The Joker, by Lee Puffer

The Joker, by Lee Puffer

One of the most baffling mysteries about artists is that when we want to do something, when we really want to, it takes so long to get started. We stall, even when we know exactly what we need to do.

We stall even when we have done all our research. We have carved out the time for artmaking and justified it to everyone who might care, including ourselves. We’ve analyzed. We have prioritized. The sink is clean, laundry done. We know that this activity, this step in the process is the thing to do at this moment.

Furthermore, we’re convinced that making art is our soul’s calling, that it is important work.

Why then, do we still stall?

There is that myth that making art is always pleasurable, and although it may be good for your soul, it is really kind of a luxury. Like getting a massage.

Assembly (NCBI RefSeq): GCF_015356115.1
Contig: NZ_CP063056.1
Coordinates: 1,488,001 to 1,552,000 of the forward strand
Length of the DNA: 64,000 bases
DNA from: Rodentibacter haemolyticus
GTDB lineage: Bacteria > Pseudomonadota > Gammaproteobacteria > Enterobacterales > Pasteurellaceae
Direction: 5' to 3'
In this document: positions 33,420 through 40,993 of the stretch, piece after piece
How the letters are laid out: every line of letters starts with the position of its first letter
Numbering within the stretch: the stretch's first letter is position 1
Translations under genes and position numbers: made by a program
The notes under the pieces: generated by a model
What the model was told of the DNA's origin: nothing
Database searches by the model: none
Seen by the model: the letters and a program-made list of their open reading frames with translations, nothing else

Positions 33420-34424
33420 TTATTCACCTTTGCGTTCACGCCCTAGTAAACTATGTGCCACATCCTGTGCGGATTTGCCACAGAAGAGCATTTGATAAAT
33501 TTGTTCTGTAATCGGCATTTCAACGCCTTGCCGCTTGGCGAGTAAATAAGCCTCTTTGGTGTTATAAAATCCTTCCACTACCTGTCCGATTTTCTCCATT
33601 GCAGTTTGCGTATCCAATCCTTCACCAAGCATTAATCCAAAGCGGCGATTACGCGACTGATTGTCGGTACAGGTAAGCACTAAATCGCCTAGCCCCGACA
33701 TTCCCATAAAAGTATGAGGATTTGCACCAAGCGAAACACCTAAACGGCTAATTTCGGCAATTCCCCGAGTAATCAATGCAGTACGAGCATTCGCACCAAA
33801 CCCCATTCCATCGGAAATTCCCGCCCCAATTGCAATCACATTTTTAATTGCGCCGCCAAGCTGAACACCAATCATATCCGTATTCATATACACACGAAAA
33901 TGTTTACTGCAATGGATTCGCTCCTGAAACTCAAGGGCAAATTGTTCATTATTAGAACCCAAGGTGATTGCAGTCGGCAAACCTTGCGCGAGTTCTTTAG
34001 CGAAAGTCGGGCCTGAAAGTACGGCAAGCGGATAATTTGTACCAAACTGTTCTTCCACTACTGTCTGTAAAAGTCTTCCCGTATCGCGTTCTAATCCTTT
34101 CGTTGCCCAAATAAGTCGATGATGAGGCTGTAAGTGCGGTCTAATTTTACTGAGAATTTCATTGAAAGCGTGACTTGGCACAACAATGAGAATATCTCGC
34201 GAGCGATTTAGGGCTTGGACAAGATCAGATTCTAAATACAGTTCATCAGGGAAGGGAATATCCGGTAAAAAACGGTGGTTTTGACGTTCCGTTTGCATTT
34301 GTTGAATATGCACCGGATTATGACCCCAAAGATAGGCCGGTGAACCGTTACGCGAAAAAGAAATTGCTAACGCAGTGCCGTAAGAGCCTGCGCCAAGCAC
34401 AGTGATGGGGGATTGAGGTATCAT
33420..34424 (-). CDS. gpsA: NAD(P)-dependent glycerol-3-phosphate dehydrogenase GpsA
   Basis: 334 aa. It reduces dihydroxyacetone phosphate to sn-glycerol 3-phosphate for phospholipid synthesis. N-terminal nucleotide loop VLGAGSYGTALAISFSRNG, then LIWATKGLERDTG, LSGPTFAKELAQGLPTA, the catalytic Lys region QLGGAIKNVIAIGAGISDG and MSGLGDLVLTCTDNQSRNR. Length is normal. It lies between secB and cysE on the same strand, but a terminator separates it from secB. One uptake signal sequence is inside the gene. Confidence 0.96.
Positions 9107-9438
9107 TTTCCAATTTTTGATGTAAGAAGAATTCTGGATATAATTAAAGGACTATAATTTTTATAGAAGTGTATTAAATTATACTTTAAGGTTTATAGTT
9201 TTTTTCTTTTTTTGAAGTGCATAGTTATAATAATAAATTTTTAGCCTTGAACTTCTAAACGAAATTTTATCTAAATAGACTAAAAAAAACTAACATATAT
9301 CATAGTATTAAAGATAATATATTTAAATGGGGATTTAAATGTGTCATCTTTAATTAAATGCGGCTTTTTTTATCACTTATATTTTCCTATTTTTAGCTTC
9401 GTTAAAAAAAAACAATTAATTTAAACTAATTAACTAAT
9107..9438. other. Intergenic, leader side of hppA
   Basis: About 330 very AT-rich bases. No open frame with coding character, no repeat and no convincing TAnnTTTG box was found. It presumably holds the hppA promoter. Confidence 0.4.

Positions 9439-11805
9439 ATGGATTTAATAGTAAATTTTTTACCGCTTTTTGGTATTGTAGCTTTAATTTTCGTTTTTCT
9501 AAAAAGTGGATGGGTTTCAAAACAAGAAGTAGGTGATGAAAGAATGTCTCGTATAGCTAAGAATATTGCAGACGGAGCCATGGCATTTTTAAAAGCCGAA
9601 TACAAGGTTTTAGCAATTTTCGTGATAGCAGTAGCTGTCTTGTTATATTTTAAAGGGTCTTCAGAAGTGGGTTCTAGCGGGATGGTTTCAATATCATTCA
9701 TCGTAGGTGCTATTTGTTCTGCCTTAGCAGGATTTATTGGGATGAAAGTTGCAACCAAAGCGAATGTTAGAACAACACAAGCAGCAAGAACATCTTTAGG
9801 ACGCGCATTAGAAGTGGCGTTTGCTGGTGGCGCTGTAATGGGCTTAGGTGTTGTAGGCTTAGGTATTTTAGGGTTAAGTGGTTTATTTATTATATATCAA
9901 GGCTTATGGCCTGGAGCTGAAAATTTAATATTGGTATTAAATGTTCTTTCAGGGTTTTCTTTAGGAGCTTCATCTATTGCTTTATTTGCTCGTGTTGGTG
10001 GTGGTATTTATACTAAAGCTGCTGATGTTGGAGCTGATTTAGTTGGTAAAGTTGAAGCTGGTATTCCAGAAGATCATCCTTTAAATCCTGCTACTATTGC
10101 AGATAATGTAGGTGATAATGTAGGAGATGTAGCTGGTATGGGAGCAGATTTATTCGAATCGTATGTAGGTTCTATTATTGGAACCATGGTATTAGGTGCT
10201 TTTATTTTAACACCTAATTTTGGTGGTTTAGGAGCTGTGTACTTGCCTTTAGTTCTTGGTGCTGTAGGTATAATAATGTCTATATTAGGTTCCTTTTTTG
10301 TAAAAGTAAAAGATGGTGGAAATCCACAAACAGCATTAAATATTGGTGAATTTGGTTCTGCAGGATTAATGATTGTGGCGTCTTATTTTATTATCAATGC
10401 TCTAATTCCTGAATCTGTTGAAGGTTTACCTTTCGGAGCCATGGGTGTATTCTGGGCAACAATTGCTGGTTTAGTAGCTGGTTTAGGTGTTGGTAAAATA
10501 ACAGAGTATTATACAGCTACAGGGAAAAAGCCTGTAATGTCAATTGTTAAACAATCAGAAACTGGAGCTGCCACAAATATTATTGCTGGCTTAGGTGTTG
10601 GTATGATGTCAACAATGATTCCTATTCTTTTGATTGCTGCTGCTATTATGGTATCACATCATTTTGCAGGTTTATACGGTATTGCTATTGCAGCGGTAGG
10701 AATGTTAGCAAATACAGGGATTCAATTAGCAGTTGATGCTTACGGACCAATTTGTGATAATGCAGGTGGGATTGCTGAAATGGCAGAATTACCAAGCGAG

This is not an idea I buy into for two reasons. First, making art is not always pleasurable. Like any work, it can be challenging. It can be drudgery. Secondly, art is not a luxury. If art is important to us, if our practice adds meaning to our lives and helps us contribute to the world, it is not a luxury. For me, and perhaps for all of us, this is a necessity. Sometimes doing important work is fun, sometimes it is not.

This is a tricky position to be in. We have to find and justify the time to do an activity that, while critically important to us, might be difficult. Additionally, with art, there’s no guarantee your time spend making it will produce a favorable result. So much of what we do is experimental, problem solving, and speculative. And sometimes the problem doesn’t get solved right away. Sometimes the problem gets worse.

This is a lot of pressure. This is why we stall.

The Campus Art Gallery

Kundalini, Ceramic wall piece, life size.

Kundalini, by Lee Puffer. Ceramic wall piece, life size.